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Shaw Cocktail Bar Morris Debuts Food Under the Lead of a Cirque du Soleil Chef

Chef Mark Federman brings well-dressed charcuterie boards and weekend ceviche to Shaw

Chef Mark Federman brings his theatrical starter skills to Morris American Bar.
LA Flicks/Morris
Tierney Plumb is the editor of Eater DC, covering all things food and drink around the nation's capital.

Shaw’s nearly 3-year-old Morris American Bar finally has fare to pair with its reliable cocktails, starting with an inaugural lineup of pâtés, dips, and fermented snacks fit for a glitzy afterparty.

Morris’s newly named chef Mark Federman was most recently traipsing the country with Cirque du Soleil, tasked with treating its $400 VIP ticket holders to show-stopping meat and cheese spreads before, during, and after each acrobatic show. But when COVID-19 hit in March, all upcoming tour dates — along with his glamorous gig — were cancelled, catapulting him back into D.C.’s pandemic-stricken job market. Luckily, Morris was looking for a chef to kickstart a food program that translates well to takeout.

For his new gig back on his home turf, the Via Umbria and Zaytinya alum plans to dazzle Shaw diners with some of the same upscale drinking snacks he mastered on tour last year. He reveals both former President Jimmy Carter and Usher sampled his starters during Cirque du Soleil’s stop in Atlanta.

Highlights off Morris’s edible menu ($9-$17), which went live on Tuesday, August 11, include a roasted red pepper, pomegranate, and walnut dip; pork shoulder pâté packed with cognac-soaked cherries; charcuterie boards filled out by wild boar and black truffle salami; salmon cured with mezcal and citrus flavors; and an endive salad flecked with grapefruit, sumac, and Point Reyes blue cheese.

“Cheese and charcuterie is something you want to have at a cocktail bar,” says Federman, who’s big believer in getting the first impressions of a meal right. “The first and last things you eat are the most memorable part.”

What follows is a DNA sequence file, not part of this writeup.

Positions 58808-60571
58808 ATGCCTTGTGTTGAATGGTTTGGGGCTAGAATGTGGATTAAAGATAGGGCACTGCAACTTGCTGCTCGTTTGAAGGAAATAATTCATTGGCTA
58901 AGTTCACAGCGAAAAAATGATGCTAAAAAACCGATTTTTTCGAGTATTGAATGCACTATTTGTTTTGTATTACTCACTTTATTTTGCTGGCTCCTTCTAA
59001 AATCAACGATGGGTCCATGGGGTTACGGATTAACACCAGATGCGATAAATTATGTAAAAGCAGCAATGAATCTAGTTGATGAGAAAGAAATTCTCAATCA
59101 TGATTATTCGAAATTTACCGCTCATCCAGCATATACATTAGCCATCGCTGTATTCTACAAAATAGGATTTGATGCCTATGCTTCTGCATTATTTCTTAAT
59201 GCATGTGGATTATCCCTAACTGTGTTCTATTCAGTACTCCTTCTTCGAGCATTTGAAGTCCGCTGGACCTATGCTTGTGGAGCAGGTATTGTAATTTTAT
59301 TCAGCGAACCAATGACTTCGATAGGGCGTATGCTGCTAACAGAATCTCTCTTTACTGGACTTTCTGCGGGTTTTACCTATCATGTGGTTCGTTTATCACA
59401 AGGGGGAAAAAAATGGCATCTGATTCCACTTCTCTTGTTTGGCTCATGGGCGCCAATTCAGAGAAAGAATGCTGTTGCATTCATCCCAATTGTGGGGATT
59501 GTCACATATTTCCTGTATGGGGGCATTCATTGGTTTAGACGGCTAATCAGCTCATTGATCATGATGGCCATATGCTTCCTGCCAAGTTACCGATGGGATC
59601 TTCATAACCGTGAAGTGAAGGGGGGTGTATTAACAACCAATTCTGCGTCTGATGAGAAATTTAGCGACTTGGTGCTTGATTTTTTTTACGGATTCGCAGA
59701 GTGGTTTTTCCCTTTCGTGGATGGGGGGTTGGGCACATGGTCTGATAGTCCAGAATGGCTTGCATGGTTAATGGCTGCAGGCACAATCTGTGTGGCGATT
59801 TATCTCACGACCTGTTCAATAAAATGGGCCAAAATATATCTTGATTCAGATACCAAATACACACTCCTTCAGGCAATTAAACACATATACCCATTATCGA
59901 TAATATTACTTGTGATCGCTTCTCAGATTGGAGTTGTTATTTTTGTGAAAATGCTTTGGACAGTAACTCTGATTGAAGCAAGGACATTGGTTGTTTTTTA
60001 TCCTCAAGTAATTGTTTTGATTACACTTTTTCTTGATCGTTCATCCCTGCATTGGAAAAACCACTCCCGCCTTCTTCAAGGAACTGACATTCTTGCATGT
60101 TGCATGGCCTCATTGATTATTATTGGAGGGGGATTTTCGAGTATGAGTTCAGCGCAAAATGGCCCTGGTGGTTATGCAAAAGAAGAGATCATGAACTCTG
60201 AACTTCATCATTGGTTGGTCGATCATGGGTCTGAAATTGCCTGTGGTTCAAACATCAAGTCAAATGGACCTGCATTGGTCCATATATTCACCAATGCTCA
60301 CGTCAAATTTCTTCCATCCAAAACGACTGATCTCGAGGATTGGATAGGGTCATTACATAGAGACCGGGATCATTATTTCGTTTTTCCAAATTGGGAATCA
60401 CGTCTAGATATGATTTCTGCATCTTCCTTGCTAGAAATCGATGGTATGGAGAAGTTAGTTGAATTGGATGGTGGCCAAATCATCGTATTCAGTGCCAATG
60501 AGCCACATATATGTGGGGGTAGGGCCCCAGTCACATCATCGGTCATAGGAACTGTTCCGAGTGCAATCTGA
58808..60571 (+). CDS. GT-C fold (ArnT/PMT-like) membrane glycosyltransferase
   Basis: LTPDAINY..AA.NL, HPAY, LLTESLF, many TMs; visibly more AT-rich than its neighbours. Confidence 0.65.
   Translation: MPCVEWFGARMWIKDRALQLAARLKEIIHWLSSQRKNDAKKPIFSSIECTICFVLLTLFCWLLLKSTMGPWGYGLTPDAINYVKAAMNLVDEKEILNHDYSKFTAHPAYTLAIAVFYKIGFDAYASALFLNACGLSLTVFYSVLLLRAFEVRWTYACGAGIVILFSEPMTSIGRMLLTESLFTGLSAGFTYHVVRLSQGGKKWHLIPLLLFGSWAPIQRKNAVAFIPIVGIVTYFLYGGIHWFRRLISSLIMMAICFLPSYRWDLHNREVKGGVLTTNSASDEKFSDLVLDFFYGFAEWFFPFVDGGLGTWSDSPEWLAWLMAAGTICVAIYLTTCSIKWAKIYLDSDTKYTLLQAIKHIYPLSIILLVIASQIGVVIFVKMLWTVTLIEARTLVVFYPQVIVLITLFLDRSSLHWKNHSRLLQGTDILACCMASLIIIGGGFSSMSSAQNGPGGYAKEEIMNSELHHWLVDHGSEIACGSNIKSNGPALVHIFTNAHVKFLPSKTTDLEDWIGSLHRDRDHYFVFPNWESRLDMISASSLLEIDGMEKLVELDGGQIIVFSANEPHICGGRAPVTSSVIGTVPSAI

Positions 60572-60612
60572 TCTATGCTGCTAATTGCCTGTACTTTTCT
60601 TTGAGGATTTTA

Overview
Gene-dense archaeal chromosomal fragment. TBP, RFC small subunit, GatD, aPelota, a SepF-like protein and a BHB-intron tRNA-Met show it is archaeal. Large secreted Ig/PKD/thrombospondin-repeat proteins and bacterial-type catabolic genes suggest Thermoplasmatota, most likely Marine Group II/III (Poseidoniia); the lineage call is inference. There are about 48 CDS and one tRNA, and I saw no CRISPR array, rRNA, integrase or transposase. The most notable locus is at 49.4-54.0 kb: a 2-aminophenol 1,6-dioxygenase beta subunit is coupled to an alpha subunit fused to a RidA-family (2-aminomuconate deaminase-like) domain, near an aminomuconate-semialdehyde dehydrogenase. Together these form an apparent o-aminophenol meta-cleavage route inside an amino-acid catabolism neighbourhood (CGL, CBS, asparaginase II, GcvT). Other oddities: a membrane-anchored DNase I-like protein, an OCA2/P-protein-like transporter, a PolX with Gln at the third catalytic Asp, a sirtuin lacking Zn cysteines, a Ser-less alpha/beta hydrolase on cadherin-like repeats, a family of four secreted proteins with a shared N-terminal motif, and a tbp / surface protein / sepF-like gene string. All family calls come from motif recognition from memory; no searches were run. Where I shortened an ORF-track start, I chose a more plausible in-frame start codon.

Morris beverage manager Doug Fisher uses freshly cut fruit to muddle and garnish a fresh crop of summer cocktails ($13) like a strawberry caipirinha and the “Silly Rabbit” (Irish whiskey, pomegranate, cucumber, absinthe, and elderflower).

Pâté campagne at Morris.
LA Flicks/Morris
A quartet of tiger prawns at Morris.
LA Flicks/Morris
Mixologist Doug Fisher’s “Gallagher Smash” cocktail (gin, Aperol, watermelon, lemon, mint).
LA Flicks/Morris

Federman’s arrival represents a reunion with Fisher (the pair worked together at the George Town Club in 2016). After building meat and cheese displays for the members-only club, Federman further honed his charcuterie craft at Via Umbria in Georgetown making sausages, curing meats, and leading butcher classes.

Federman also plans to tap into his ceviche-making days at China Chilcano with a rotation of raw fish dishes on weekends (think a Mexican-style snapper ceviche and tuna poke).

Customers can order anything to-go, or opt to spread out across the patio or the whimsical, blue-toned drinking den that’s tucked inside the Walter E. Washington Convention Center. The 1,400-square-foot bar’s socially distanced layout opened up room to add a temporary kitchen, which could be built out further over time if the program succeeds.

Towards the end of his short run with Cirque du Soleil, he upped its pre-and-post show game by making all crackers, breads, and jams from scratch and sourcing local cheeses during tour stops in Miami and Houston. He hopes to do the same at Morris, along with curing more meats, if space permits.

He’s already appreciating the perks of working at a small-scale bar over a VIP circus tent.

“I have the time to do more and make it sort of a really buzzing experience — everything is handmade by me and Doug,” he says.

Morris was co-founded by Top Chef alum Spike Mendelsohn and business parter Vinoda Basnayake (Casta’s Rum Bar and Heist Lounge).

Hours are Tuesday through Thursday from 4 p.m. to 10 p.m. and Fridays and Saturdays from 4 p.m. to midnight.